When people lose their lives due to a conspiracy between greedy people for power, that raises tension in the community and can lead to civil wars that encourage more evil actions. Therefore, to avoid evil from prevailing, there is a need to prevent scenarios such as greed and conspiracy in administrative agencies. When evil occurs, there is no peace of mind, and many people are at risk of having poor delivery of services due to inequality evident in modern society. It is recommendable that people analyze situations even if it means they solely lose for many others to gain.
Ilievski, V. (2020). The “whence” of evil and how the demiurge can alleviate our suffering. Religions, 11(3), 137. Web.
Irwin, W., & Johnson, D. (Eds.). (2010). Introducing philosophy through pop culture. John Wiley & Sons.
Joyce, M. (2018). The vampires of our age deserve 21st-century forms of an ancient evil. Entropic: Electronic Journal of Studies in the Tropics, 17(1), 3-17. Web.
Kodaj, D. (2016). Religious evil: The basic issues. Philosophy Compass, 11(5), 277-286. Web.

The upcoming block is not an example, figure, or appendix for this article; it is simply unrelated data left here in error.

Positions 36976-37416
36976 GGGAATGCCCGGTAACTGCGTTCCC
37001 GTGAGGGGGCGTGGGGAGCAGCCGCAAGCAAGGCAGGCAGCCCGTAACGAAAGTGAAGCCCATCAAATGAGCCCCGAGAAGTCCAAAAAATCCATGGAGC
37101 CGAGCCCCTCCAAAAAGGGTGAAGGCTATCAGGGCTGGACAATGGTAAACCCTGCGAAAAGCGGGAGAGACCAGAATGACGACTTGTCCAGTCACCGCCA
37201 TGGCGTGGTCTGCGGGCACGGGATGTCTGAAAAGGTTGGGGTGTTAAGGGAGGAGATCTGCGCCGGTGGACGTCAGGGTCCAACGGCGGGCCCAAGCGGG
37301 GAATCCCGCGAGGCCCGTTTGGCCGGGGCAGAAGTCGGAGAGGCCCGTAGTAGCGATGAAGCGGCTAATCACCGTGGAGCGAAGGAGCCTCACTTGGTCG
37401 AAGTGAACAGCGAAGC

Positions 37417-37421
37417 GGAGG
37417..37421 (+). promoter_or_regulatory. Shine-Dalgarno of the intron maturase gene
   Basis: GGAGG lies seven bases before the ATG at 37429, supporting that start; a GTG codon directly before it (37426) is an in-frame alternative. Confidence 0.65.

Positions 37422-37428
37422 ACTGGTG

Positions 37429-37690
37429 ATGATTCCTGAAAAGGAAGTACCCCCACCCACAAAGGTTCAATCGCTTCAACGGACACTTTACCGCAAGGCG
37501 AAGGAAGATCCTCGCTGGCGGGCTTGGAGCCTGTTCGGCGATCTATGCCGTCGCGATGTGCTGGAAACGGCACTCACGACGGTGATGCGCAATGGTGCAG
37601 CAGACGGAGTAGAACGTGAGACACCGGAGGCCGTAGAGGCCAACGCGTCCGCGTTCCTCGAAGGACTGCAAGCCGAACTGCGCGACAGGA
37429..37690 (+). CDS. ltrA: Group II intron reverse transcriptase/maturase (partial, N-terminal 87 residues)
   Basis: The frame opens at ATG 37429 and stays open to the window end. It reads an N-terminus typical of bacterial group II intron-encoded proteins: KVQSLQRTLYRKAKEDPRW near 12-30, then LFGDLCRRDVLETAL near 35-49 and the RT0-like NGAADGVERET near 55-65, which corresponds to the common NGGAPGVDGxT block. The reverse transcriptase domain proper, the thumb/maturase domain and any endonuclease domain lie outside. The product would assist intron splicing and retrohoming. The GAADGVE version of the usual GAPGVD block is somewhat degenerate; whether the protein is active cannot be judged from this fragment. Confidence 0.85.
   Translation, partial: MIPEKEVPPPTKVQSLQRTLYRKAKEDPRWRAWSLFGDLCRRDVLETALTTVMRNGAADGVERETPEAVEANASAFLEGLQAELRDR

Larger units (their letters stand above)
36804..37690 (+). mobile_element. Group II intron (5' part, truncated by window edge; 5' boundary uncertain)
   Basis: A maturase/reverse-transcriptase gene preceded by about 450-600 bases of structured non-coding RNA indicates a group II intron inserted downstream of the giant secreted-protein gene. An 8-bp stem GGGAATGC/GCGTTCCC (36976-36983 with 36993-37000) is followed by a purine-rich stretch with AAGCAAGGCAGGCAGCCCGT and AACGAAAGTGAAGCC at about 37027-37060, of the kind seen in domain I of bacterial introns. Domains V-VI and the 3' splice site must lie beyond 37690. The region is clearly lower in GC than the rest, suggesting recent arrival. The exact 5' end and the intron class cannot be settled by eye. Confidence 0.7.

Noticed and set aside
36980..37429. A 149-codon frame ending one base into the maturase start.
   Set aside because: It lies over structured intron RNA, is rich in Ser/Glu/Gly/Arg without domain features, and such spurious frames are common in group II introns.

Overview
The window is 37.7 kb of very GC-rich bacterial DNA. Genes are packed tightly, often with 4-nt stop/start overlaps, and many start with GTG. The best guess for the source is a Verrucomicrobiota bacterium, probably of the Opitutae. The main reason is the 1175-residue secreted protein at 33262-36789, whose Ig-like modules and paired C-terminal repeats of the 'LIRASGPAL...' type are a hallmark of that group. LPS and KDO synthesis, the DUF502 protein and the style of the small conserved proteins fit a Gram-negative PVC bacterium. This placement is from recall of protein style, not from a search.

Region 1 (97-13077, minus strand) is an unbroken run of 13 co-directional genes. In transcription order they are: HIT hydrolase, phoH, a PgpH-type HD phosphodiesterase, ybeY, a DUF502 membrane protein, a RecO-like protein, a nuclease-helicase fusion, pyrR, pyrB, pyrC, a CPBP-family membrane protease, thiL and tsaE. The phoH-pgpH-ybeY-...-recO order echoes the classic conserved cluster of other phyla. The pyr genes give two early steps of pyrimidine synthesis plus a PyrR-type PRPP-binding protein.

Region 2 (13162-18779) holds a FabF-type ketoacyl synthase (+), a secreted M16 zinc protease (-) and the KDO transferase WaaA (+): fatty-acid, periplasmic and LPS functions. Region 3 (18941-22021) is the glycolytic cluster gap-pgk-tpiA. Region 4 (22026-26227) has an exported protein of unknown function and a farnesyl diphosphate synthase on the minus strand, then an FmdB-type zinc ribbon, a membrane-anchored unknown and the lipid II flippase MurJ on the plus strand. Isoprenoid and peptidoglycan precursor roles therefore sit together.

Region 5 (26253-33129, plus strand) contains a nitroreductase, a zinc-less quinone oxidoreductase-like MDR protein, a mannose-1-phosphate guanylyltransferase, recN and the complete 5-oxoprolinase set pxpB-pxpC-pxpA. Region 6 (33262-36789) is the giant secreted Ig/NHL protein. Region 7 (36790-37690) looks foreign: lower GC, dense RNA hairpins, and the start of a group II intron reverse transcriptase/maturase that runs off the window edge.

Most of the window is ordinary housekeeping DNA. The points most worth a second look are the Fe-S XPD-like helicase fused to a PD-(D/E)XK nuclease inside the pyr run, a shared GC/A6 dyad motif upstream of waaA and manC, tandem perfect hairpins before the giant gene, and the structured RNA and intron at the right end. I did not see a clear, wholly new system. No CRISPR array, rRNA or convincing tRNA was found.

Markley, J. (2016). Book review: New views on ancient Judaism: Michael E. Stone, ancient Judaism: New visions and views. The Expository Times, 127(6), 310-310. Web.
McClure, J. (2019). A new trend in securities fraud: Punishing people who do bad things. SSRN Electronic Journal, 3(5), 5-14. Web.
Ncube, L., & Munoriyarwa, A. (2017). See no evil, hear no evil and speak no evil? The press, violence and hooliganism at the ‘Battle of Zimbabwe’. Soccer & Society, 19(5-6), 842-857. Web.
Waetjen, H. (2017). Beware the evil eye: The evil eye in the bible and the ancient world. Postbiblical Israel and early Christianity through late antiquity. Stellenbosch Theological Journal, 3(1), 2-18. Web.